Fun fact about Meshell Ndegeocello: She actually rapped on one of Madonna’s albums as a replacement for Tupac Shakur. The year was 1994, Madonna and Tupac were secretly dating, and Meshell had released her debut album “Plantation Lullabies“ on Madonna’s Maverick label the year before. So when Madonna decided against featuring Tupac on her record, she asked her young signing into the studio to collaborate. The result can be heard on the song “I’d Rather Be Your Lover”.
But Madonna was not the only artist that felt inspired by Meshell’s wild fusion of hip-hop, funk, soul, jazz and poetry. Paving the way for neo-soul artists like Erykah Badu or Jill Scott, Meshell Ndegeocello has remained somewhat of a “musician’s musician“, while still managing to land a few unexpected hits in the 1990s and gathering a loyal hardcore fanbase.
When Meshell finally won a Grammy in 2021 for “Better Than I Imagined“, a collaboration with pianist Robert Glasper that won the category “Best R&B Song”, it was “quite a shock“ to her.
“I wasn’t even a member of the Recording Academy at this point.“ At the same time, it felt like a late recognition from the industry side. “I always wanted to be a good songwriter, not the best bass player“, she admits.
Born Michelle Lynn Johnson in 1968 as the daughter of a health care worker and an US Army Sergeant (and saxophonist), she spent the first three years of her life in West Berlin, where her father was based. Later, her family moved to Washington, D.C.; playing bass in bands on the local go-go scene in the 1980s, Michelle adopted her artist name Ndegeocello, a Swahili term she says translates to “free like a bird“, and tweaked the spelling of her first name. Known for her explosive live shows, she released her debut album as a 25-year-old in 1993, exploring lyrical themes of sexuality, race, gender and colonialism. Mind you, that was 30 years ago.
Meshell’s newest album, “The Omnichord Real Book“, continues a tradition of eclecticism in her work. Asked about the musical inspiration for the record, she makes clear that she’s not interested in preserving any type of genre tradition. “I was listening to Talk Talk, Moroccan music, Neil Young’s ‘Harvest‘, Jay Electronica, Nusrat Ali Fateh Khan, Sun Ra, and Taylor Swift”, she specifies, and then adds: “During the making of this album, my focus shifted to pulse, harmony, and simplicity.“
In the last decade, Meshell went through some tragic life events, including losing both of her parents. Also, right-wing extremism gained popularity in the second half of the 2010s, fighting everything that Meshell as a Black queer artist stands for. “I woke up to my own delusion of making music“, she says. When Covid hit, she was still going through a mourning phase. “I just took a break. Covid allowed me time to take walks, and do nothing. I watched those before me pass away, so I just enjoyed time, travel, and music. I did some film scoring. Then I found my old real book, which was the spark of the recordings for this new album.“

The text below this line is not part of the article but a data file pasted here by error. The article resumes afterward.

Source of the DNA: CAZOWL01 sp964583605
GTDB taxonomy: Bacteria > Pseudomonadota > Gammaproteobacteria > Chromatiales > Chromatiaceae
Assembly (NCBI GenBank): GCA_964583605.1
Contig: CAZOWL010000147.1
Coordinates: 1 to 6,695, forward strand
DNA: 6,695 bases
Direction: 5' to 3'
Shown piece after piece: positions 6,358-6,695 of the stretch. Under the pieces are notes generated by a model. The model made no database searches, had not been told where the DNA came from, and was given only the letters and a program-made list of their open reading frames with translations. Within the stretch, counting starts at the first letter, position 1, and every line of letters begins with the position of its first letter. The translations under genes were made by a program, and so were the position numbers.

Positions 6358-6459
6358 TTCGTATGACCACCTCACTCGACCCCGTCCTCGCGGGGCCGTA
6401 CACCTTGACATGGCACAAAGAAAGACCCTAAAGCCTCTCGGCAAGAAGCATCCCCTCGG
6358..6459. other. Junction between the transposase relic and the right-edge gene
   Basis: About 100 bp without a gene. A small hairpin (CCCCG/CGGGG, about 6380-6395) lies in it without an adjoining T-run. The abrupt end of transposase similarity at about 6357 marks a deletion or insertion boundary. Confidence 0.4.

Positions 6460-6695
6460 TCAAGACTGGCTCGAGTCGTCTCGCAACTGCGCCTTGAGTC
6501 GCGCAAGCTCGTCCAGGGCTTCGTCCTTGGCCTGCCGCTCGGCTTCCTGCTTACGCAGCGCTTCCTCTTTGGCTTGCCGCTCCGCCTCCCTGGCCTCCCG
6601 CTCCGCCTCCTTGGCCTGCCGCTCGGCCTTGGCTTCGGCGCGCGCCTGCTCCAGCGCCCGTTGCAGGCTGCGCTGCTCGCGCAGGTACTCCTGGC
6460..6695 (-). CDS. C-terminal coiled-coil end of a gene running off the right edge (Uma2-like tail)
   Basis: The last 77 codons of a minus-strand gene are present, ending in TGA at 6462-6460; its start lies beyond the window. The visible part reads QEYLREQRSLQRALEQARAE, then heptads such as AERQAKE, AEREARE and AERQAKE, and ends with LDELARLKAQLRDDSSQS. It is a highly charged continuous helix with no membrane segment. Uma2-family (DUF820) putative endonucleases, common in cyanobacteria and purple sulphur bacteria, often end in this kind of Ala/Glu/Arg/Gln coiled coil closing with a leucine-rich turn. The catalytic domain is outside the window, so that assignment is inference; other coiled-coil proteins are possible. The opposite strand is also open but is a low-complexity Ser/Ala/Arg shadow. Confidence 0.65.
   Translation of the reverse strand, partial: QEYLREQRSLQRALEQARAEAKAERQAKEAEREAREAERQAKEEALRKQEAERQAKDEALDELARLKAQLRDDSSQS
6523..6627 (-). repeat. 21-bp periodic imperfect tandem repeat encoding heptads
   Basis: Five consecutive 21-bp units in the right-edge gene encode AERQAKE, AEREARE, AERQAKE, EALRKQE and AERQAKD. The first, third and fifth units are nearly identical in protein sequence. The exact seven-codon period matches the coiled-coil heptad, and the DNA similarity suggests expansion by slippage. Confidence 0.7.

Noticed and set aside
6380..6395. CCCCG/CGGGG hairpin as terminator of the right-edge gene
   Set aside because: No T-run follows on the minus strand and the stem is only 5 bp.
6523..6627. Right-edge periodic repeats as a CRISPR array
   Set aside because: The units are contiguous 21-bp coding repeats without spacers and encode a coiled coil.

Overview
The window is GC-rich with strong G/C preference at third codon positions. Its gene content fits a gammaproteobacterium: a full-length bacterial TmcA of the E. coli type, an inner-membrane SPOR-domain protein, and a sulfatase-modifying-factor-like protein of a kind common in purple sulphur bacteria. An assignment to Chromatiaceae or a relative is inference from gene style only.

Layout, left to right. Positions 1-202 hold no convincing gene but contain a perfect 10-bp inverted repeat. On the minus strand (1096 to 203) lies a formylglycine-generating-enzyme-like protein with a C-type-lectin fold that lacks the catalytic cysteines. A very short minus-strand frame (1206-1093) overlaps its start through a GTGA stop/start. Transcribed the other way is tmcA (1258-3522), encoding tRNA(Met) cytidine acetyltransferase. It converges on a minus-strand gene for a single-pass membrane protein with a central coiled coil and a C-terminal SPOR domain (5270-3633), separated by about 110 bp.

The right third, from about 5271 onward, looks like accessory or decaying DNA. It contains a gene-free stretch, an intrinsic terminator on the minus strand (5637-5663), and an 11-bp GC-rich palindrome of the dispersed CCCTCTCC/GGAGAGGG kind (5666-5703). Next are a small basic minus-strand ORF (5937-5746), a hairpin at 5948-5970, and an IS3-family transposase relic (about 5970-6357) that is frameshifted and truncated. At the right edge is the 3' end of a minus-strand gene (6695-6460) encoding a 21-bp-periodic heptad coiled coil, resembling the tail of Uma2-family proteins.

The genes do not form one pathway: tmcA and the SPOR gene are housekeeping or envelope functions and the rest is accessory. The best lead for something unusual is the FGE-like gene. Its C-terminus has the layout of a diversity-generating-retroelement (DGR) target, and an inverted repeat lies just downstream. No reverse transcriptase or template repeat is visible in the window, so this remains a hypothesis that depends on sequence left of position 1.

Now a real book is a collection of transcribed jazz compositions, but Meshell makes it clear she doesn’t like the term “jazz” as a descriptor for her music.
She’s referring to musician Nicholas Payton, who in his provocative 2011 article “Why Jazz Isn’t Cool Anymore“ wrote: “Jazz is a brand. Jazz ain’t music, it’s marketing, and bad marketing at that.“ Meshell agrees with that notion: “Jazz has morphed. It’s a generalisation to sell something, and I can’t buy into that.“ Just like Payton preferred the term “Postmodern New Orleans music“, she would like people to see her songs as “Black American music“.
Looking back on Meshell’s rich discography, there’s two main musical threads that seem to run through her work. One started with the album “Bitter“, a fan favourite from 1999 that showcased her gentler singer-songwriter side, referencing artists like Joni Mitchell or Neil Young. This thread was continued on later albums like “Devil’s Halo“ (2009), “Weather“ (2011), and “Comet, Come To Me“ (2014).
“The Omnichord Real Book“ on the other hand seems to relate more to the eclectic, upbeat style of albums like “Cookie: The Anthropological Mixtape“ (2002) or the traditional jazz leanings of “The Spirit Music Jamia: Dance of the Infidel“ (2005). The strong jazz influence shows in her list of collaborators on the new record, from Jason Moran to Ambrose Akinmusire, from Jeff Parker to Brandee Younger.
But the new material also leans heavily on elements of Afrobeat, R&B, and even contemporary electronic music. At times, it seems to reference the sound of the 2010s L.A. scene around artists like Kamasi Washington, Flying Lotus, and Kendrick Lamar. In that sense, “The Omnichord Real Book“ does the magic trick of sounding timeless and contemporary at the same time.
After having been signed to Madonna’s Maverick label for the first decade of her career, Meshell went through a lot of different business situations but now seems to have found the perfect new home at the Blue Note label. “It’s a dream come true“, she says earnestly. “It’s been a great experience, especially being on a label where the head also makes music. You know, people used to dream about a record deal, and then Prince hated having a record deal. I lived in that Michelangelo stage where I thought I’d need to look for a patron, but then I understood we’re all in a dance together.“
Stephan Kunze is a Berlin-based culture journalist who has been writing about music for magazines and newspapers since 2001. He’s a former Senior Music Editor and Global Editorial Lead at Spotify.
Header image: Blue Note Records